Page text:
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Last night's test went pretty darned well. In addition to the 2nd kyu test for Richard and me, we had two people test for 7th kyu -- Justin and Greg. Greg tested for some 6th kyu test techniques too, but he was not quite ready for those. Robert would have tested for 4th kyu, but he's recently back from a toe injury and didn't feel ready to test. He took ukemi, however. Micah (our senior student) suffered a freak injury to his ankle this past Tuesday, so he did not take ukemi. He sat with our sensei and was part of the testing committee (which consisted of him and our sensei *grin*). Craig, who has been with us for a month or two also took some ukemi. The other Robert (I think we'll call him Bob), who just started on Saturday and had previously studied TKD, mostly watched, but he provided some good ukemi for Richard and me when we had to test against kicks.
After the two 7th kyu tests, Richard and I tested for 2nd kyu. We started out with ki tests (unliftable body and testing whilst standing on one foot). Then we had an oral exam on a couple of key questions regarding aikido. That went pretty well except that I could remember very little about Earth breathing, heaven breathing, and human breathing. They came up as part of the question on meditation training. However, I acquitted myself well when talking about before-and-after-class meditation, and zasen meditiation. My blank on breathing was due to the fact that we hadn't practiced it for three or more years -- something o
I was worried on Saturday that the talk about dues had driven people off -- only Richard and I showed up. However, we had a brand new student come in and take his first class. My doubts proved unfounded on Tuesday. We had yet another brand new student and the regular crew. A total of eight of us showed up to train.
Richard and I test tonight for 2nd kyu. Justin and maybe one other (Greg) test for 7th kyu. Naturally I'm a big nervous, but I feel pretty confident that I know what I need to know.
It sometimes seems like, just as things seem to be going pretty well, something happens to make things more complicated again.
The good news is that we'll be testing in a week. Richard and I will be going for 2nd kyu. Overall, I feel pretty secure in the techniques I need to know. I still need to do a little research on the oral exam part of the test, but things should go well.
The unrest is about dues. Our dues will be going up from 55 to 65 or 70/month in the next month or so. To me, this isn't a big deal (for a number of reasons, but not because I'm rich), but a couple of students are worried about it. Our instructor has been pretty candid about the necessity of raising dues, an attititude I find admirable. The conflict is that some feel we should do more to raise enrollment rather than raise dues. Those who feel that way are in favor of some gimmicks for bringing people in the door. This is an approach that our instructor is not willing to try, and that upsets those who are in favor of it.
I tend to agree with our instructor. I especially dislike the practice of having people pay for three months of training up front, and then counting on them to not come back after a month of two.
In any event, I'm sure things will work out in the end. The strange thing last night was that everyone bent my ear after our instructor left last night. I suggested that those who really want to rais attendance should offer to administrate the discount programs so that our ins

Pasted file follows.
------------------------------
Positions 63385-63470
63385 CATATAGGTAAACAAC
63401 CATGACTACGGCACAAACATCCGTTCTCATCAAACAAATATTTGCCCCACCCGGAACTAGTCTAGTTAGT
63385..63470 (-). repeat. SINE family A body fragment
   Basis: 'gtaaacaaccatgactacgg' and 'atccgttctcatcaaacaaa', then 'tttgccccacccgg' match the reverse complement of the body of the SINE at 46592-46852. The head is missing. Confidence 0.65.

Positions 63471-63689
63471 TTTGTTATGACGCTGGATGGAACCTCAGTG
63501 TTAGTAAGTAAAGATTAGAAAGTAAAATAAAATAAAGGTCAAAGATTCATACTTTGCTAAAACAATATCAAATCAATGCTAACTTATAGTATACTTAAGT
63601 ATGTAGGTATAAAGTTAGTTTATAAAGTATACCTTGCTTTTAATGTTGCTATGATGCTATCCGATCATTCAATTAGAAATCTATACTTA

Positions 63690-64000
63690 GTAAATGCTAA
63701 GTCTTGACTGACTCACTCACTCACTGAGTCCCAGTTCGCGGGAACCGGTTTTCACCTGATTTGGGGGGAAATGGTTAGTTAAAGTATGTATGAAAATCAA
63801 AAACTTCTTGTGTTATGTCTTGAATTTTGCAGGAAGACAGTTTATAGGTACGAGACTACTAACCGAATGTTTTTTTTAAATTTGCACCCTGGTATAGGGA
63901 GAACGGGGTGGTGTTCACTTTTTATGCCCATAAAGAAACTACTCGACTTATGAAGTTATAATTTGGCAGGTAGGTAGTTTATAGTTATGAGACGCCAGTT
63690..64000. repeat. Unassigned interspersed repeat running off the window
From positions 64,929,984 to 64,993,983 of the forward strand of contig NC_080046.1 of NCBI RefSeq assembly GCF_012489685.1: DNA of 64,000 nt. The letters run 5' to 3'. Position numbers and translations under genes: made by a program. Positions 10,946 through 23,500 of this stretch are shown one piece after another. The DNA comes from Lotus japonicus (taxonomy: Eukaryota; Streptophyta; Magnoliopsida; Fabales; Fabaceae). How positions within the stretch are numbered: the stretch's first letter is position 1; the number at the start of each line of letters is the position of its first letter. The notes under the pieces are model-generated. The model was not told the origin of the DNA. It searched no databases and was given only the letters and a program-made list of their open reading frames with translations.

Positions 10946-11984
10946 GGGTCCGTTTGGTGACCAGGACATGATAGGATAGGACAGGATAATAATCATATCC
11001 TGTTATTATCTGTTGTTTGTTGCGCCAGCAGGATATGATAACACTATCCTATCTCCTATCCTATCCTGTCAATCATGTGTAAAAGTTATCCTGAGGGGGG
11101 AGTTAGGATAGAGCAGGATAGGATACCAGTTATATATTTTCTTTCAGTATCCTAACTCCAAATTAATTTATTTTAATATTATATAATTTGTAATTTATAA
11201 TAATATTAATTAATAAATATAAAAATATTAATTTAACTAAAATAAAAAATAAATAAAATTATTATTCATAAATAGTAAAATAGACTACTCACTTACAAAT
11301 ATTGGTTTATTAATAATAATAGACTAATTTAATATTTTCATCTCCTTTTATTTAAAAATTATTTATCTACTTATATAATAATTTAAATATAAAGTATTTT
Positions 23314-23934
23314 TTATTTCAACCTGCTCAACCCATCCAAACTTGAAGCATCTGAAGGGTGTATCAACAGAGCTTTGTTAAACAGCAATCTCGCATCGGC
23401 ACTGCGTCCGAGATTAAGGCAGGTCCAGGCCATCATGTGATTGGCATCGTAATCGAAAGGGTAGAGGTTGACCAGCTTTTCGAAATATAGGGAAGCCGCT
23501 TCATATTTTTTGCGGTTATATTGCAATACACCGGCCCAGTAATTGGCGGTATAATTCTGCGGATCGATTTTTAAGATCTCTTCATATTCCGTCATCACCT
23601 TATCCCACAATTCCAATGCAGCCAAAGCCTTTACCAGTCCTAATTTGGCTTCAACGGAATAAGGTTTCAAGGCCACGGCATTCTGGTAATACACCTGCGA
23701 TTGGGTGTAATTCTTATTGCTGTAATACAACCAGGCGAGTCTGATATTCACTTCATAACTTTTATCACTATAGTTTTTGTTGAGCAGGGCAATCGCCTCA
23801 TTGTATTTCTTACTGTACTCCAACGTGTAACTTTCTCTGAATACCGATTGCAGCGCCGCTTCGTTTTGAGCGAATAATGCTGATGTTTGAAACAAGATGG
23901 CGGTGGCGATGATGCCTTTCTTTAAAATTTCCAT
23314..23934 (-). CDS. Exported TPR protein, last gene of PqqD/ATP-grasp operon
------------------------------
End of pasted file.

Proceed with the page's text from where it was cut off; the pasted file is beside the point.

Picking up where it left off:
Last Tuesday's class was very interesting. We had four beginners and two "old guys" (Richard and me). Richard and I only got to work with one another for the final technique of the evening. We were working on yokomenuchi irimi nage. After an hour and a half of giving careful, slow speed ukemi, I had a difficult time, at first giving more fluid a quick ukemi to Richard. After a reminder from our instructor, I started doing just that, and boy did it make a difference!
When giving a more fluid attack, nage's timing is very important. This is a pretty self-evident statement, but it was neat to actually feel the truth of the statement in practice. The main problem during this technique, for both Richard and me, was that if the off-balancing motion is not applied to the shoulder of uke's striking hand at the right moment, uke can wrap around under nage's arm requiring a change in technique to something more like men nage (throwing by the head).
When done smoothly, and with good kyusushi (off-balancing, I'm not sure I spelled it correctly), the technique goes off according to plan.
In any event, it was good to have a strong reminder of why good ukemi is essential to helping nage learn.
I think I'm finally starting to really get these down. I've learned two types of koshinage so far. The first is like a kokyu nage with the hips in the way. The second is more like wraping uke around you, thrusting your hips under his belt, and then unwrapping him onto the floor.
I've been doing pretty well with the second type, but was having trouble with the first type. Last night I felt like I was getting it; meaning, of course, that I could perform the same throw with both sides of my body, with a couple of different ukes, in a row.
Class last night went well in other ways too. We had a good turnout of students with two newcomers.
The last couple of classes have gone well. My back is feeling much better.
I taught class this past Saturday. With it being the day before a major holiday, only two other people showed up, and we only trained for an hour and a half, rather than three hours. I went over the basic jo strikes and then the first two kumi jo. I taught them just like I learned (and drilled incessantly) at the instructors seminar.
I should be going to class tonight, but I have a bunch of things I need to do around the house. So, I'll go on Thursday. I'll miss Saturday again because I'm helping my best friend and his wife and baby move.